A topic-based plan by Andy Brooke, offering six weeks of activities across the KS2 curriculum to integrate Song Bank songs with everyday classroom delivery.
Over a period of several centuries, Roman culture influenced every aspect of life in Britain so utterly that even after Rome’s departure in the 5th century AD, nothing would ever be the same again! This topic has great scope not only for a history focus, but for a project which has a much broader cross-curricular canvas.
This topic relates to QCA History unit 6A: Why have people invaded and settled in Britain in the past? A Roman case study. Discuss what the children already know about the Romans. Establish that the Romans were a people who lived a very long time ago, and so their way of life was very different from ours. Given this fact, what would children like to find out? Explain that they will be learning part of a song to introduce a number of aspects of daily Roman life. Listen to and learn the chorus to Just like a Roman.
History, Science, PSHE, English, Art, Maths
Verse 1 of Just like a Roman introduces the idea of Roman banquets. Encourage children to organise a banquet (though discourage eating too much and being sick!). Poorer Romans ate a simple diet of porridge and bread. Wealthy Romans ate lying down on their fronts or reclining on their sides, and the food would have included sausage, eggs, fish, fruit and vegetables, such as olives and grapes, as well as some fairly unusual delicacies such as snails and dormice. Deserts would include pastries and tarts. This can be tied in with work on healthy lifestyles in Science and PSHE. Encourage children to dress for the occasion – there are lots of websites, including video websites, explaining how to make and put on a toga (try wikihow.com).
Verse 3 of Just like a Roman includes references to communal baths. There are a number of other songs about Roman Baths, from the Roman Baths pack from the School Trip Singalong. These songs are: We have been to Aquae Sulis; Here’s to the Romans; Researching the Romans and Roman rap.
- Show pictures of the Roman Baths in Bath (just search the internet using any search engine – type -“Roman Baths”) and ask children to do some of their own internet-based research about the baths. There is a variety of information and activities on the excellent Roman Baths website, especially the children’s pages, which include games, a timeline and video diaries.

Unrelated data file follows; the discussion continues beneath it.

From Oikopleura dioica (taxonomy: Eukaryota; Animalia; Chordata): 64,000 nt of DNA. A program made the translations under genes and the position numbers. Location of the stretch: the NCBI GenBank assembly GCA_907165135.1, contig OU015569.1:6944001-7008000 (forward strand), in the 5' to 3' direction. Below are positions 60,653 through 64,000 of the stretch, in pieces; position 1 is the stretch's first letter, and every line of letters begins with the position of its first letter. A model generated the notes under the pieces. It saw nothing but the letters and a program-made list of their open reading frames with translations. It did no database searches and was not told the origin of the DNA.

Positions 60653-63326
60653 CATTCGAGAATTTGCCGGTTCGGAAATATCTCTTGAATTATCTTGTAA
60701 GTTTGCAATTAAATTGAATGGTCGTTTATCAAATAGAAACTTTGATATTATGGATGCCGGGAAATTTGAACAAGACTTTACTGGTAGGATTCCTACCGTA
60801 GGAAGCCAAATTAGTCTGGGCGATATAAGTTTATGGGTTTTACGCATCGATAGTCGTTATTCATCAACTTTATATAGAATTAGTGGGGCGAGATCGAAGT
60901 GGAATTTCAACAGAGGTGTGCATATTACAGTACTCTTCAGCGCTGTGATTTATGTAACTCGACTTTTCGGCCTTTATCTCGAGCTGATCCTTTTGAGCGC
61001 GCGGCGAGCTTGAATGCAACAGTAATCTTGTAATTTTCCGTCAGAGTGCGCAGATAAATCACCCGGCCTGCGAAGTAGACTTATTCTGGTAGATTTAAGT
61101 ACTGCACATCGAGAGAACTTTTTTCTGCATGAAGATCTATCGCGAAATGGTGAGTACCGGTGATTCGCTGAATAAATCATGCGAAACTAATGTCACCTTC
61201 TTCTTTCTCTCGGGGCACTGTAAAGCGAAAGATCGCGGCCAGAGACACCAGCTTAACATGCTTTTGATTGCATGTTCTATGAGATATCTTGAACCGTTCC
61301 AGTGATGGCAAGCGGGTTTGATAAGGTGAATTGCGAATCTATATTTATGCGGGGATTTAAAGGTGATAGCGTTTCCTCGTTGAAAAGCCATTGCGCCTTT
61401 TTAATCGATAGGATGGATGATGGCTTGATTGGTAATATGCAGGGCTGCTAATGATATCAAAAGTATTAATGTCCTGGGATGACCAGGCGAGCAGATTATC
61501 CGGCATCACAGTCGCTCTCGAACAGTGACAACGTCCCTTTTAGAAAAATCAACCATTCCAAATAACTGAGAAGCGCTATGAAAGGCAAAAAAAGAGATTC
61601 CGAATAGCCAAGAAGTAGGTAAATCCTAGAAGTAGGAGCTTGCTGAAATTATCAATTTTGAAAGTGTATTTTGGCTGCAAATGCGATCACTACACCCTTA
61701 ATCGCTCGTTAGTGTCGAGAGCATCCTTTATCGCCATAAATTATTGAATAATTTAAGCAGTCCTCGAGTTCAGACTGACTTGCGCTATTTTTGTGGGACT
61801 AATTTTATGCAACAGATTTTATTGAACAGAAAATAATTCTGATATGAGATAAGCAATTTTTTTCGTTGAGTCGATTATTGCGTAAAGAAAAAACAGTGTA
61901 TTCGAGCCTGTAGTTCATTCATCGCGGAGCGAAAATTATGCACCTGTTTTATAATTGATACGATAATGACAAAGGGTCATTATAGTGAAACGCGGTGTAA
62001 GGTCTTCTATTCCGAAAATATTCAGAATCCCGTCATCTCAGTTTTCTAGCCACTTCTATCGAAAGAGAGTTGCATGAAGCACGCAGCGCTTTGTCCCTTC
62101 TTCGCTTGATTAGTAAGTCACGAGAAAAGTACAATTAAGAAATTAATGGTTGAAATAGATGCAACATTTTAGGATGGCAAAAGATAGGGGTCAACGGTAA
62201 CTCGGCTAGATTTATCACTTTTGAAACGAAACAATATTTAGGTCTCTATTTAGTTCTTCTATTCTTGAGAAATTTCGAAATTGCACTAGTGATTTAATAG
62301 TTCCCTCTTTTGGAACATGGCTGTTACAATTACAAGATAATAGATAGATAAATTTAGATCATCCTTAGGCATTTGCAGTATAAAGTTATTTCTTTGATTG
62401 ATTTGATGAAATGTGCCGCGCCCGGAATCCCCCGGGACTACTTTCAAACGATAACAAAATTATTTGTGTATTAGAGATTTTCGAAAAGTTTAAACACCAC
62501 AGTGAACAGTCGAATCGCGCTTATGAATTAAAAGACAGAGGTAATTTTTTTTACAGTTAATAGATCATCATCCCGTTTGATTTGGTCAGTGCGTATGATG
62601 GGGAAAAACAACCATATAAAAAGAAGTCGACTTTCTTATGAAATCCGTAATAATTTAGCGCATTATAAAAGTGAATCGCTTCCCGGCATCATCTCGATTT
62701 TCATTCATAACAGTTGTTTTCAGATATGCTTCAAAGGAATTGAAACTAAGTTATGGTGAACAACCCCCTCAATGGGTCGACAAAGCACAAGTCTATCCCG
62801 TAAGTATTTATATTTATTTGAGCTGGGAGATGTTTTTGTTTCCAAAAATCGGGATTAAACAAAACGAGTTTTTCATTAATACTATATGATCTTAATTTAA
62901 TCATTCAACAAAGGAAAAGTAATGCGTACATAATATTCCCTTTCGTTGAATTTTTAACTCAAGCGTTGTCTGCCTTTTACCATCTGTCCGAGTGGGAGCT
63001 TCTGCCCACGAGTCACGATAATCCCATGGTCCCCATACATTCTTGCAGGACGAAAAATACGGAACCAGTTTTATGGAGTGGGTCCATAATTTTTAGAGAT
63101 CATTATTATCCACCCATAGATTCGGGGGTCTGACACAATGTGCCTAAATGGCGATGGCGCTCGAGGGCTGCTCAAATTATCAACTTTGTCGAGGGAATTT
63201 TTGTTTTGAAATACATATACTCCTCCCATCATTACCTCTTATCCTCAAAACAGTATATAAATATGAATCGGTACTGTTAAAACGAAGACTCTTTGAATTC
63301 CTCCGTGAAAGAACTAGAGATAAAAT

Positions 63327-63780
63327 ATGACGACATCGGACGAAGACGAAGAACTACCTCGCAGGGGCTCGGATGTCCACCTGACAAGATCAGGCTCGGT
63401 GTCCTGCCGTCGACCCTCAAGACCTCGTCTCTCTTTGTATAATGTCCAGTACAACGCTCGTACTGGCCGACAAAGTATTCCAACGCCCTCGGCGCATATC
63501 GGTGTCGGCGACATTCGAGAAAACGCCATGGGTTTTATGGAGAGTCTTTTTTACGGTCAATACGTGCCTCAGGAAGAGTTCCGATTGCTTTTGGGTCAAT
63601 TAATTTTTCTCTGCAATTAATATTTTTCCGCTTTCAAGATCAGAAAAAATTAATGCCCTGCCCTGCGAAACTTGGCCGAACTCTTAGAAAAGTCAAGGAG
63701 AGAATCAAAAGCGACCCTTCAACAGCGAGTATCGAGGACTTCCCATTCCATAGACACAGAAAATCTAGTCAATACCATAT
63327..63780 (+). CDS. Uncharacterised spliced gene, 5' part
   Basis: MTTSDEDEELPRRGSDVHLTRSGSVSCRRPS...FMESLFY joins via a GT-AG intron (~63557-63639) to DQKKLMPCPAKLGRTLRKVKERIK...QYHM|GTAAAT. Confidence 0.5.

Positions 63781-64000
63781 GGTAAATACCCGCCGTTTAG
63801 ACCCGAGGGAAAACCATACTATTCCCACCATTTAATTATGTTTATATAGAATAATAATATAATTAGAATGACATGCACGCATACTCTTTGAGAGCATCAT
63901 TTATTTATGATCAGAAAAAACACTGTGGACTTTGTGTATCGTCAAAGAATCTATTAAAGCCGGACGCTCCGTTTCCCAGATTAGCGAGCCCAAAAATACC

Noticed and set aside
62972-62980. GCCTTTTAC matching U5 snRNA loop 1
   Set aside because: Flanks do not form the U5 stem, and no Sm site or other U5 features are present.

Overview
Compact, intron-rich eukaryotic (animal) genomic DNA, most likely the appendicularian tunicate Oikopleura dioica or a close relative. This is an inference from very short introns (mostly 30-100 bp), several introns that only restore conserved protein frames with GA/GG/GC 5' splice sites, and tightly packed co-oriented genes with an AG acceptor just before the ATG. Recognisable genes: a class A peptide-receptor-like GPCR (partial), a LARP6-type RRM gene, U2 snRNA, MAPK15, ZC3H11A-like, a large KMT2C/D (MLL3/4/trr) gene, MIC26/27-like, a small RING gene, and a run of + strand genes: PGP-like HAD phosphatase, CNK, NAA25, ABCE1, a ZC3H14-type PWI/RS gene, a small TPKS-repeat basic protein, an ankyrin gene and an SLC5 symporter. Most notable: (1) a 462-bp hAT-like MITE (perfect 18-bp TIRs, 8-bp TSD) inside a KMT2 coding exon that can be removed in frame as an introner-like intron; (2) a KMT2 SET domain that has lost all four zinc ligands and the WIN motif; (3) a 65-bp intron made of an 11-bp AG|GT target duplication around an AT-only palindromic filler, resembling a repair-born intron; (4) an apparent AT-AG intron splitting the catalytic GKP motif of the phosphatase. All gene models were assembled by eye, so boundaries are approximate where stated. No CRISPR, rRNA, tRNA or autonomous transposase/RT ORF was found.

- Watch the video about the bath house in Bath at bathtv.tv. How does this film persuade us to visit the Roman Baths? Use their findings as the basis for writing their own persuasive texts. They might like to write a text persuading the reader to visit some other place of historical significance, or perhaps write as if it were Roman Britain, trying to convince a local to visit the Baths.
- Look at pictures of Roman mosaics, such as those found here on the BBC website. Discuss how the images were created by using small, coloured tiles to give the effect of pictures, rather like larger versions of pixels on a computer screen. Children could use mosaic to produce images of Roman gods or gladiators, or develop designs with reflective or rotational symmetry or which tessellate.
Fighting and warfare
History, Literacy, DT, PE, Maths
Introduce the idea that the Roman war machine was the most superior military force in the known world, by listening to and joining in with verse 3 of Just like a Roman. Lead onto discussing:
o why the Romans invaded Britain – to expand the Empire, to civilise the ‘barbarians’ and for the precious raw materials;
o why the invasion was successful – Roman soldiers were highly-trained professional soldiers, with superior weapons and armour, effective tactics in battle, and the ability to manipulate tribal leaders;
o what Britain was like before the invasion.
Visit the BBC website to find out more, including a timeline, videos and photographs and have a look at the Horrible Histories pages of the site for some gory inspiration. Hot-seat children/staff in role as a Roman soldier and a farmer/warrior from Britain – prompt effective questioning by preparing questions in advance.
Children would really enjoy making their own Roman shields. Download instructions from completeyork.co.uk. Ask children to march in step, in rows and columns, with a centurion (the leader) and an optio (the second-in-command) shouting out “Left-right, left-right” at a steady pace. Watch video clips of Roman soldiers at caerleon.net (and click on the ‘military tactics’ link) for more advanced legion strategies, such as the legendary testudo (tortoise).
Using the structure of a legion, devise maths investigations according to the age and ability of children. For example, for level 4+ children: if there were 80 men in a century and 6 centuries in a cohort, how many men were in a cohort? If there were 10 cohorts in a legion, how many men were in a legion? This is complicated by the fact that there were only 5 centuries in the first cohort, but each of these had double the number of men (160 each). How many in a legion now?
History, Geography, Science
Ask children to find out about the legacies left behind by the Romans. Use the excellent PowerPoint presentation, The Roman Legacy, at primaryresources.com to stimulate discussion, as well as the lyrics from Just like a Roman.
Some of the major roads built by the Romans still exist today. For example, parts of the A2 and A5 follow the Roman road called Watling Street. Investigate Roman roads, why they were so straight and how they were made. Get children to build their own scaled down cross-section, using the teachingideas.co.uk resource as a starting point.
The Roman calendar was very similar to the modern calendar used today. Ask children to find out about the Roman calendar, and whom the months were named after.
Other ‘Romans’ songs in the Song Bank include: